Monday, June 11, 2007

Three Years

Since June is my third Blogiversary, it’s a good time to look back to see what it’s all been about. Looking at my posts doesn’t reveal any stellar, innovative systemic thought that amounts to a hill of bean. I turn a good phrase now and then, occasionally I let my anger rant on but hardly anything to shake the world. Certainly, in the realm of ideas, I don’t see much that hasn’t been said well by many others. I write about my Vietnam experience which offers some perspective to events but in the long run, even that is ephemeral. It certainly hasn’t stopped the war.

So why do I blog? I started for two reasons. I like to write. I’ve been writing my entire career, professionally and personally. I’m pretty good at it; I enjoy the challenge and satisfaction of clearly expressing ideas, of producing good prose and some poetry. Writing is a craft worth mastering, something I will be able to do as long as I have a functioning brain and fingers–I will be able to entertain myself in the nursing home if I have to. Second, putting words into an organized essay requires that I think hard and clarify my thoughts. Letting those same words loose into Blogtopia (y,sctp!) requires even further care–some one may actually read what I write. I want it to be the best ever. A third, unanticipated, reason is the company of bloggers. The community I have found in Blogtopia (see above) is informed, lively, astute, funny, profane, diverse, engaging and endlessly surprising. We share a realm of ideas and hopes and, in this company, I know I am not alone.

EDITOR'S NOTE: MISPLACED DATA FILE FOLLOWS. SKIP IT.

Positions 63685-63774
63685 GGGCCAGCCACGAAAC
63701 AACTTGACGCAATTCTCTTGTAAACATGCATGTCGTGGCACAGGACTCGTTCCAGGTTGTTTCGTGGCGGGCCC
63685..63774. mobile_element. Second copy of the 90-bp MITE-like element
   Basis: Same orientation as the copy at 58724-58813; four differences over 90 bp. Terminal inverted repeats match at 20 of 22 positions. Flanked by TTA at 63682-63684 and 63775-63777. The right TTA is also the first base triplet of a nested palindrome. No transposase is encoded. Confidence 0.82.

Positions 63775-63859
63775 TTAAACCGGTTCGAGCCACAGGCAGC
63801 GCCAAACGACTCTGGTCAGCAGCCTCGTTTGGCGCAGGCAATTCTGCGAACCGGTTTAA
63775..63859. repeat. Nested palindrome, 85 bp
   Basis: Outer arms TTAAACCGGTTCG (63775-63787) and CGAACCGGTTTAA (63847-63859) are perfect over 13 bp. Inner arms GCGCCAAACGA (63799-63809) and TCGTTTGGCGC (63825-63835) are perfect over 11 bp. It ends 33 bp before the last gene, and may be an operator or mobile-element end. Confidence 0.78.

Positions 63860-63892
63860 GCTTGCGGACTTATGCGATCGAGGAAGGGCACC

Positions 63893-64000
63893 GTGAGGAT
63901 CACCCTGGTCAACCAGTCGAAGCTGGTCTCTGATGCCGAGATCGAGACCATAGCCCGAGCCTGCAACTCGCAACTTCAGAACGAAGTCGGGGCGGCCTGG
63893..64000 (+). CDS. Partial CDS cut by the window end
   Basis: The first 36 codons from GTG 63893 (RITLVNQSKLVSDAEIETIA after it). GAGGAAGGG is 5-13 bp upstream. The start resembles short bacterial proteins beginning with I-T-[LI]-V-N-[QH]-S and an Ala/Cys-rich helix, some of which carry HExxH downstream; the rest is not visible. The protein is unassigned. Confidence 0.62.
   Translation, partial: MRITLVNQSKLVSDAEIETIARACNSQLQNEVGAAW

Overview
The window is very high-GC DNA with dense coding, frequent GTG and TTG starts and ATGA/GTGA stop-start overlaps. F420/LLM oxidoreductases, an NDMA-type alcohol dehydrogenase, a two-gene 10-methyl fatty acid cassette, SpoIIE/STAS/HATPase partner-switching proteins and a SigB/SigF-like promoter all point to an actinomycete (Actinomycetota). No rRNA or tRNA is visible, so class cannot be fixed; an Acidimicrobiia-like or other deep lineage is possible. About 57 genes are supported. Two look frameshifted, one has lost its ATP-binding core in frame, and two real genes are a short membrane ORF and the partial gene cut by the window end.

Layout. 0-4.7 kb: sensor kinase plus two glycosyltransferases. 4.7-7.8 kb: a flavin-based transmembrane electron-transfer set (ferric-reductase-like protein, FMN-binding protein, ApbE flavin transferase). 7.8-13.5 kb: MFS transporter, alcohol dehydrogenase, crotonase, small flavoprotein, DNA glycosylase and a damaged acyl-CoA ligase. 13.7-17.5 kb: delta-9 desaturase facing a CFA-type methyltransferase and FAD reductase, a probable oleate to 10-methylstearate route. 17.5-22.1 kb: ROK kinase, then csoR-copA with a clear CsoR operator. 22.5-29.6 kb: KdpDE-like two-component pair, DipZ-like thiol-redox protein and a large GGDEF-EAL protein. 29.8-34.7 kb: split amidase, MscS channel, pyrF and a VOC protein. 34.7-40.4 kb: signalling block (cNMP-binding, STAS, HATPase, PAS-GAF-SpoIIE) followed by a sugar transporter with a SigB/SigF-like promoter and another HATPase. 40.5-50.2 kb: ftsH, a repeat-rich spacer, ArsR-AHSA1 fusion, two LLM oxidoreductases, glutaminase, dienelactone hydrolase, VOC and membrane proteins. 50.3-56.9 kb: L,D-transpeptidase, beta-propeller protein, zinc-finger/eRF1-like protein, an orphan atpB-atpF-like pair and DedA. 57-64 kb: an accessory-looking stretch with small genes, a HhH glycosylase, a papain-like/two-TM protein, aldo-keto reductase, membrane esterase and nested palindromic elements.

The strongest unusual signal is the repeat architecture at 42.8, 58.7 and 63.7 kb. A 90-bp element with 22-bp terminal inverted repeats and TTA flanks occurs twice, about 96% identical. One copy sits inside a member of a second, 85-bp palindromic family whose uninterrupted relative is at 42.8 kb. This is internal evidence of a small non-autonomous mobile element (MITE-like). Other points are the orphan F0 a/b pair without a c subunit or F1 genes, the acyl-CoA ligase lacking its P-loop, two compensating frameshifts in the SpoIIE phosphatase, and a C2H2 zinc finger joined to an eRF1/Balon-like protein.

Traffic is minuscule here at Unsolicited Opinion. The first week of my blogiversary, the numbers have tanked, as if consciously reminding me of my obscurity. Fortunately, I don’t blog for the numbers. Well, yes I do–I would welcome the success and attention--but I don’t count on a high volume to keep writing. I would have stopped long ago if that were all there was to it. My numbers are pretty low, averaging in the high teens and low twenties daily. I am truly a blogtopian backwater. What does please me is that I’ve made enough of an impression that a few perspicacious bloggers gave me linky-love and one even invited me to join his group blog. So I know someone is reading and appreciating what I write. My work comes up on many search engines and is at least seen by people far and wide, even if the audience is small.

Mimus Pauly